Risk Factors

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Risk Factors

Researchers refer to "risk factors" as factors that can cause obstacles to overcoming adversity. These factors can be individual, familial or social in nature. Some people develop mental health problems with few risk factors, while others develop a disorder with the accumulation of several risk factors. People's life courses are very different, therefore making it difficult to predict what would trigger a disorder for one person but not for the other.

Individual risk factors can be innate or acquired. Therefore, a person may come into the world with the risk factors, or they may have them as a result of life experiences. An innate factor is present from birth (e.g., intellectual or physical disability at birth). An acquired factor develops over time through experience and learning (e.g., alcohol abuse).

  • Personality (what makes people individual with respect to their thoughts, emotions, and behaviors)
  • Biology (e.g., premature birth, physical disability, certain learning disabilities, etc.)
  • Age (most mental health disorders develop during childhood and adolescence)
  • Gender (girl, boy, non-binary, etc. e.g., girls have more internal disorders, while boys have more external disorders)
  • Academic failure
  • Substance use (alcohol, drugs)
  • Domestic violence
  • Poor relations with parents or legal guardians
  • The death of a family member or friend
  • Physical/sexual/emotional neglect or abuse
  • Divorce of parents
  • Poverty
  • Natural disasters (e.g. hurricanes, floods, earthquakes, etc.)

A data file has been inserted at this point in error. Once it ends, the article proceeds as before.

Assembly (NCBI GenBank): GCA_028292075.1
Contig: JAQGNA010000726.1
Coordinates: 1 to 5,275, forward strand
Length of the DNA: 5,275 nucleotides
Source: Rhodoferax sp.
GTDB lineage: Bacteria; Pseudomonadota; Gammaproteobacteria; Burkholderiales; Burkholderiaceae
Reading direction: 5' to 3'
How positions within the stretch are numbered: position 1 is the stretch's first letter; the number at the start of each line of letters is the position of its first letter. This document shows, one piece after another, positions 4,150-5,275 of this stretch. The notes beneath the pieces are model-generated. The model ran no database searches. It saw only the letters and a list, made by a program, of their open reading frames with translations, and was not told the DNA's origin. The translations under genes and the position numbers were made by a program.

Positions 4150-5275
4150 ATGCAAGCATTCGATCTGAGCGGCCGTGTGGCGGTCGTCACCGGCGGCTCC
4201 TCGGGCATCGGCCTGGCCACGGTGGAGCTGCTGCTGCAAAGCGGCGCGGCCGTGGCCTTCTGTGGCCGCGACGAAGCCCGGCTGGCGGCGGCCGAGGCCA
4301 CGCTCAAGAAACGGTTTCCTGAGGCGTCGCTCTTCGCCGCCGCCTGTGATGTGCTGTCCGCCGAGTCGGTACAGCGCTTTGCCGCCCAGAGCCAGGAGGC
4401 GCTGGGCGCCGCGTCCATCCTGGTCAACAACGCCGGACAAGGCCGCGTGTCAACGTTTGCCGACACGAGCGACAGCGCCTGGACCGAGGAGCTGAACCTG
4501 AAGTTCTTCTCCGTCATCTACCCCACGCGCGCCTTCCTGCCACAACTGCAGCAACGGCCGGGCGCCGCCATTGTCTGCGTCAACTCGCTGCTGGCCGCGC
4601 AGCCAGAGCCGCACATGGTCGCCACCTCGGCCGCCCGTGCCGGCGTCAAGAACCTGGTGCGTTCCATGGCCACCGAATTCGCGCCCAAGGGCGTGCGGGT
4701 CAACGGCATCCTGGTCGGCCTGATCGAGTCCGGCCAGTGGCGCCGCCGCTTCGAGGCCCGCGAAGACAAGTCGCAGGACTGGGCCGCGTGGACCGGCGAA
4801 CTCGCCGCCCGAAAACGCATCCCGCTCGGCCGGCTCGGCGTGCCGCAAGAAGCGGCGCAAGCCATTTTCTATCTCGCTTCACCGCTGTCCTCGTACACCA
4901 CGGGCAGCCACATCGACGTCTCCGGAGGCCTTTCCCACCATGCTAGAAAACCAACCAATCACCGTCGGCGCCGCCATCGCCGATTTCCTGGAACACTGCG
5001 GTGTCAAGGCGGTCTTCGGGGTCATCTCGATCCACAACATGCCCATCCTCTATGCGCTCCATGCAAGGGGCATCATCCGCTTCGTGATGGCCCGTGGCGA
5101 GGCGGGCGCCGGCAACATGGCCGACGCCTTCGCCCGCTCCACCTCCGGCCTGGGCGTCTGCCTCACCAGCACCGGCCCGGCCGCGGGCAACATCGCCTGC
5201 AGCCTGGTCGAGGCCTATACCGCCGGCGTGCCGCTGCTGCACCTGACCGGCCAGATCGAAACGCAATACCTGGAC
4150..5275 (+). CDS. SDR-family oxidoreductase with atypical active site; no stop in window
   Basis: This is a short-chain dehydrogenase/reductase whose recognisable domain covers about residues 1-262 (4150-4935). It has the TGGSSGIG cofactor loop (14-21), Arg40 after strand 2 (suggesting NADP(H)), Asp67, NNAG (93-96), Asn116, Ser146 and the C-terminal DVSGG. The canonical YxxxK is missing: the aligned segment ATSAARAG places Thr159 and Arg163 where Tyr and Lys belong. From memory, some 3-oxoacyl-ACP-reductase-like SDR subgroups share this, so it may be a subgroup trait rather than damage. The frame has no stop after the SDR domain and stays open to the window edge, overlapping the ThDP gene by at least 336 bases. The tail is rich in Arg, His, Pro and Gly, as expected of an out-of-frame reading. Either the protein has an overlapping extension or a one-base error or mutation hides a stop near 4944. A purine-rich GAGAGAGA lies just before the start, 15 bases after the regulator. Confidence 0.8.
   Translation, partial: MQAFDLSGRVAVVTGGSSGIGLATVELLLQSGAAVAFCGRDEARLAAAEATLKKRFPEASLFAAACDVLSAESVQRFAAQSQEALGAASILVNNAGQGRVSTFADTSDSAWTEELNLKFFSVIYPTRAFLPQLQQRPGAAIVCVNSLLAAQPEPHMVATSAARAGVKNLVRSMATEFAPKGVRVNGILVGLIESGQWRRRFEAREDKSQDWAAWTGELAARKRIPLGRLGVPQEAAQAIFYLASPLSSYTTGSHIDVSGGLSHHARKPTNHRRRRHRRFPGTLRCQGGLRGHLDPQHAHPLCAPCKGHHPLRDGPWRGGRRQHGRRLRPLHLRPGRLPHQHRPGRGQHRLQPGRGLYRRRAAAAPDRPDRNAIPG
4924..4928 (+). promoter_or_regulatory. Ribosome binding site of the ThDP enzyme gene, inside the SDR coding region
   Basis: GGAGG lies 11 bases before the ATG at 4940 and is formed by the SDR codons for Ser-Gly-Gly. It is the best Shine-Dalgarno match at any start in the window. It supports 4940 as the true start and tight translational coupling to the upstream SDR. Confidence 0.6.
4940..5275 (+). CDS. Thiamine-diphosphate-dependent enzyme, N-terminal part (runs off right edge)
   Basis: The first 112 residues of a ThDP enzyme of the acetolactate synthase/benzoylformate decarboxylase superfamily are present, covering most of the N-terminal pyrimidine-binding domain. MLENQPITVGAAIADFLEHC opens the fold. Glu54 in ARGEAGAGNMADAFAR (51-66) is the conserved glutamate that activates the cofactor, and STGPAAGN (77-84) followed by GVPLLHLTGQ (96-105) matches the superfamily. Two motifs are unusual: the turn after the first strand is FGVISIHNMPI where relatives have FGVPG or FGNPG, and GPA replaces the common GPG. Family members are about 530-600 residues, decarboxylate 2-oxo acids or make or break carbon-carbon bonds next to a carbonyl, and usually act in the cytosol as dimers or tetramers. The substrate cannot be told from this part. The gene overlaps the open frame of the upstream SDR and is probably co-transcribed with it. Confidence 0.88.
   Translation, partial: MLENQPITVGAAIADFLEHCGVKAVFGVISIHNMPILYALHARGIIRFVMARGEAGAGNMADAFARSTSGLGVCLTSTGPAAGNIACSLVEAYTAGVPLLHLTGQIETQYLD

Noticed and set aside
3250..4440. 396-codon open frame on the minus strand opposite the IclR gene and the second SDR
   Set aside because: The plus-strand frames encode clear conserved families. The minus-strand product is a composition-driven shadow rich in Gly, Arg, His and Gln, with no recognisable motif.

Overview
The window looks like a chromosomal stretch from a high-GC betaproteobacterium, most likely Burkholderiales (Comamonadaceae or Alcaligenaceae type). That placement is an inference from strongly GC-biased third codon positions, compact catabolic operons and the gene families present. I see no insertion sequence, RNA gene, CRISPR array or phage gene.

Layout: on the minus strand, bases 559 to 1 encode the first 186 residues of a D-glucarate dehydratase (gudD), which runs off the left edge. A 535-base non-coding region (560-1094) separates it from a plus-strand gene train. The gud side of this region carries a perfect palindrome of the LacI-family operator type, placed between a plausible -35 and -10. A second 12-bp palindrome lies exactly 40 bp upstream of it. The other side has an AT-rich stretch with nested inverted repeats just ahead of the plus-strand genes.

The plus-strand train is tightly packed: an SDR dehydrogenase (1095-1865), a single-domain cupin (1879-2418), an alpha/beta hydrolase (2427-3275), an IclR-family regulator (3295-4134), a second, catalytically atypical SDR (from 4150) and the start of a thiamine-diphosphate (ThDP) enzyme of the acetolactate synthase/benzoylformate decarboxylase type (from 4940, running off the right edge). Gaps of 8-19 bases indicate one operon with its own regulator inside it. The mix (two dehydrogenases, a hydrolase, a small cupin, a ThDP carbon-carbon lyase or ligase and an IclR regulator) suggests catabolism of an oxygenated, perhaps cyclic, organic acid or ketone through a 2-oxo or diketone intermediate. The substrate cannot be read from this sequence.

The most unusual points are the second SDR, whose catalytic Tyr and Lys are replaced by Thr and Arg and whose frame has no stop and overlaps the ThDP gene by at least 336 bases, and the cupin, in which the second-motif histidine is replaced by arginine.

• Experiences of racism and discrimination
  • Violence in schools
  • Violence in the neighbourhood

References

Anaut, M. (2005). The concept of resilience and its clinical applications.Recherche en soins infirmiers, (3), 4-11.

Crawford, Kelly M. (2006). Risk and protective factors related to resilience in adolescents in an alternative education program. Graduate Theses and Dissertations. http://scholarcommons.usf.edu/etd/2493

Diehl, M., Hay, E. L., & Chui, H. (2012). Personal Risk and Resilience Factors in the Context of Daily Stress. Annual review of gerontology & geriatrics32(1), 251–274. https://doi.org/10.1891/0198-8794.32.251

Jourdan-Ionescu, C. (2014). Projective assessment of resilience. From Person to Society, 1087.

Jourdan-Ionescu, C., Ionescu, S., Bouteyre, E., Roth, M., Méthot, L., & Vasile, D. (2011). Résilience assistée et événements survenant au cours de l’enfance: maltraitance, maladie, divorce, décès des parents et troubles psychiatriques des parents. Traité de résilience assistée, Paris: PUF, 155-246.

National Center for Mental Health Promotion and Youth Violence Prevention. (2004). Risk and Resilience 101. Retrieved June 12, 2020, from http://www.promoteprevent.org/sites/www.promoteprevent.org/files/resources/Risk%20and%20Resilience.pdf

Prevention United. (2020, February 26). Risk and resilience. Retrieved June 12, 2020, from https://preventionunited.org.au/prevention-basics/risk-and-resilience/

Rutter, M. (2012). Resilience as a dynamic concept. Development and Psychopathology24(2), 335–344. https://doi.org/10.1017/S0954579412000028

Funded by

Vulnerability, Trauma, Resilience & Culture Laboratory
School of Psychology
Faculty of Social Sciences
University of Ottawa

136 Jean-Jacques Lussier, Ottawa, ON,
Canada, K1N 6N5
613-562-5800 ext. 4459
vtrac@uOttawa.ca